Verse I.49

From Buddha-Nature
Ratnagotravibhāga Root Verse I.49

Verse I.49 Variations

सर्वत्रानुगतं यद्वन्निर्विकल्पात्मकं नभः
चित्तप्रकृतिवैमल्यधातुः सर्वत्रगस्तथा
sarvatrānugataṃ yadvannirvikalpātmakaṃ nabhaḥ
cittaprakṛtivaimalyadhātuḥ sarvatragastathā
E. H. Johnston as input by the University of the West.[1]
ཇི་ལྟར་རྟོག་མེད་བདག་ཉིད་ཅན། །
ནམ་མཁའ་ཀུན་ཏུ་རྗེས་སོང་ལྟར། །
སེམས་ཀྱི་རང་བཞིན་དྲི་མེད་དབྱིངས། །
དེ་བཞིན་ཀུན་ཏུ་འགྲོ་བ་ཉིད། །
Just as space with its character
Of nonconceptuality is present everywhere,
So the stainless basic element that is
The nature of the mind is omnipresent.
如空遍一切 而空無分別

自性無垢心 亦遍無分別

De même que l’espace qui a pour essence
De ne pas penser se répand en tout lieu,
De même, la nature de l’esprit est omniprésente
Comme l’immensité immaculée.

RGVV Commentary on Verse I.49

།དེ་བཞིན་གཤེགས་པའི་ཁམས་{br}གནས་སྐབས་གསུམ་པོ་དེ་དག་ཉིད་དུ་ཐམས་ཅད་དུ་འགྲོ་བའི་དོན་ལས་བརྩམས་ཏེ་ཚིགས་སུ་བཅད་པ། ཇི་ལྟར་རྟོགས་མེད་བདག་ཉིད་ཅན། །ནམ་མཁའ་ཀུན་ཏུ་རྗེས་སོང་ལྟར། །སེམས་ཀྱི་རང་བཞིན་དྲི་མེད་དབྱིངས། །དེ་བཞིན་ཀུན་ཏུ་འགྲོ་བ་ཉིད།

Other English translations[edit]

Listed by date of publication
Obermiller (1931) [3]
Just as, being essentially free from (dialectical) thought-construction,
The element of space is ubiquitous,
In the same way the Immaculate Essence which is of spiritual
nature, pervades all that exists.[4]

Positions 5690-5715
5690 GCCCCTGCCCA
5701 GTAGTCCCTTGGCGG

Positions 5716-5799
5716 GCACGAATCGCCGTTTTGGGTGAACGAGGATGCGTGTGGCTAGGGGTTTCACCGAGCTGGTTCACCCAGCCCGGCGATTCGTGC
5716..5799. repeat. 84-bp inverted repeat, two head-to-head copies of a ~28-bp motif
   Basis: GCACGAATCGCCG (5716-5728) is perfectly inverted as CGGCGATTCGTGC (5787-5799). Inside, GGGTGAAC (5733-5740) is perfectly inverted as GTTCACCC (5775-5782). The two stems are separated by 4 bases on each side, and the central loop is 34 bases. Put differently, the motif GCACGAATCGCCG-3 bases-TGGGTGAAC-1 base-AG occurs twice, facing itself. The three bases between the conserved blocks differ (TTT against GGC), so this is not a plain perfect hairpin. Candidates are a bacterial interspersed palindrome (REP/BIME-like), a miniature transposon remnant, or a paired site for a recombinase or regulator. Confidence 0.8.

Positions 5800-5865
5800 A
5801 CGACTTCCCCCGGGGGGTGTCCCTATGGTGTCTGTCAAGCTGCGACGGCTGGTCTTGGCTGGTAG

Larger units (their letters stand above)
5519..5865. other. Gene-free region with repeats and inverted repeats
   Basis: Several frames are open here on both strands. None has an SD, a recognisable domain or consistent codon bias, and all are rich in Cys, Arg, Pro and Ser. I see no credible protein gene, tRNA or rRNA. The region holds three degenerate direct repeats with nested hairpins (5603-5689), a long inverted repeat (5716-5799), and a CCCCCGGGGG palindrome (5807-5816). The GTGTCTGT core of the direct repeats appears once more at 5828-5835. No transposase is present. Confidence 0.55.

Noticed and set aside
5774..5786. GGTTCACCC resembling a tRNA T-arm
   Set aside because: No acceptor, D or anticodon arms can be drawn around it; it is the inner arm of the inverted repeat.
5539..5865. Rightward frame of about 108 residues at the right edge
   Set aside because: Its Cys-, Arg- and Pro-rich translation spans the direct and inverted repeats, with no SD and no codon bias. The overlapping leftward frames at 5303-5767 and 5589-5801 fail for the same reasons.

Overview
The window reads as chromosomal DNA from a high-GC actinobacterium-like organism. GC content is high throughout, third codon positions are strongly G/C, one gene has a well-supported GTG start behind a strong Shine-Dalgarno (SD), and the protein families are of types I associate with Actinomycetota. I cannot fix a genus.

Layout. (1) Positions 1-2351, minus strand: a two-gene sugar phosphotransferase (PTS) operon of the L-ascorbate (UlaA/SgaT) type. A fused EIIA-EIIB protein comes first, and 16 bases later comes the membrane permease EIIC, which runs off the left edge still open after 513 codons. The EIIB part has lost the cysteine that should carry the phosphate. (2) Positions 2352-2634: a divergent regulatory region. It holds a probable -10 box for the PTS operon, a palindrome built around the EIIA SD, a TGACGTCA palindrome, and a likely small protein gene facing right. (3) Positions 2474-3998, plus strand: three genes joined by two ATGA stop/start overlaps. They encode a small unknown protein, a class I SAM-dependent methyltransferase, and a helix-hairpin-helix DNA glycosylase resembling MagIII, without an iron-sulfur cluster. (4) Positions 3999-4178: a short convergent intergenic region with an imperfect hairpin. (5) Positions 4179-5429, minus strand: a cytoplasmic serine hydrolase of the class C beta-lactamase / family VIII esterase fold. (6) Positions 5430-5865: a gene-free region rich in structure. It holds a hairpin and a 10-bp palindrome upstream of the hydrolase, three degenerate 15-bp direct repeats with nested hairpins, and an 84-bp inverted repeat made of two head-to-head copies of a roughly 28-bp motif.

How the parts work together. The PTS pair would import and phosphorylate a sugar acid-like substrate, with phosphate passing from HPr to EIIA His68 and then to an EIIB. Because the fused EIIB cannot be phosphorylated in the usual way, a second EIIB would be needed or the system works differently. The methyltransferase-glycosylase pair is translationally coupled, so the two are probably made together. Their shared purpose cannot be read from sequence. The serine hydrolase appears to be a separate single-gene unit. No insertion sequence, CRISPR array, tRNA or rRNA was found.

Takasaki (1966) [5]
Just as being of indiscriminative nature,
Space pervades everywhere,
Similarly all-pervading is the Essence,
The immaculate nature of the mind.
Holmes (1985) [6]
Just as space, concept-free by nature,
is all-embracing, so also is the immaculate space,
the nature of mind, all-pervading.
Holmes (1999) [7]
Just as space, concept-free by nature,
is all-embracing, so also is the immaculate space,
the nature of mind, all-pervading.
Fuchs (2000) [8]
Just as space, which is by nature free from thought,
pervades everything,
the undefiled expanse, which is the nature of mind,
is all-pervading.

Textual sources[edit]

Commentaries on this verse[edit]

Academic notes[edit]

  1. Digital Sanskrit Buddhist Canon Unicode Input
  2. Brunnhölzl, Karl. When the Clouds Part: The Uttaratantra and its Meditative Tradition as a Bridge between Sūtra and Tantra. Boston: Snow Lion Publications, an imprint of Shambhala Publications, 2014.
  3. Obermiller, E. "The Sublime Science of the Great Vehicle to Salvation Being a Manual of Buddhist Monism." Acta Orientalia IX (1931), pp. 81-306.
  4. This is verse 48 in Obermiller's translation
  5. Takasaki, Jikido. A Study on the Ratnagotravibhāga (Uttaratantra): Being a Treatise on the Tathāgatagarbha Theory of Mahāyāna Buddhism. Serie Orientale Roma 33. Roma: Istituto Italiano per il Medio ed Estremo Oriente (ISMEO), 1966.
  6. Holmes, Ken & Katia. The Changeless Nature. Eskdalemuir, Scotland: Karma Drubgyud Darjay Ling, 1985.
  7. Holmes, Ken & Katia. Maitreya on Buddha Nature. Scotland: Altea Publishing, 1999.
  8. Fuchs, Rosemarie, trans. Buddha Nature: The Mahayana Uttaratantra Shastra. Commentary by Jamgon Kongtrul and explanations by Khenpo Tsultrim Gyamtso. Ithaca, N. Y.: Snow Lion Publications, 2000.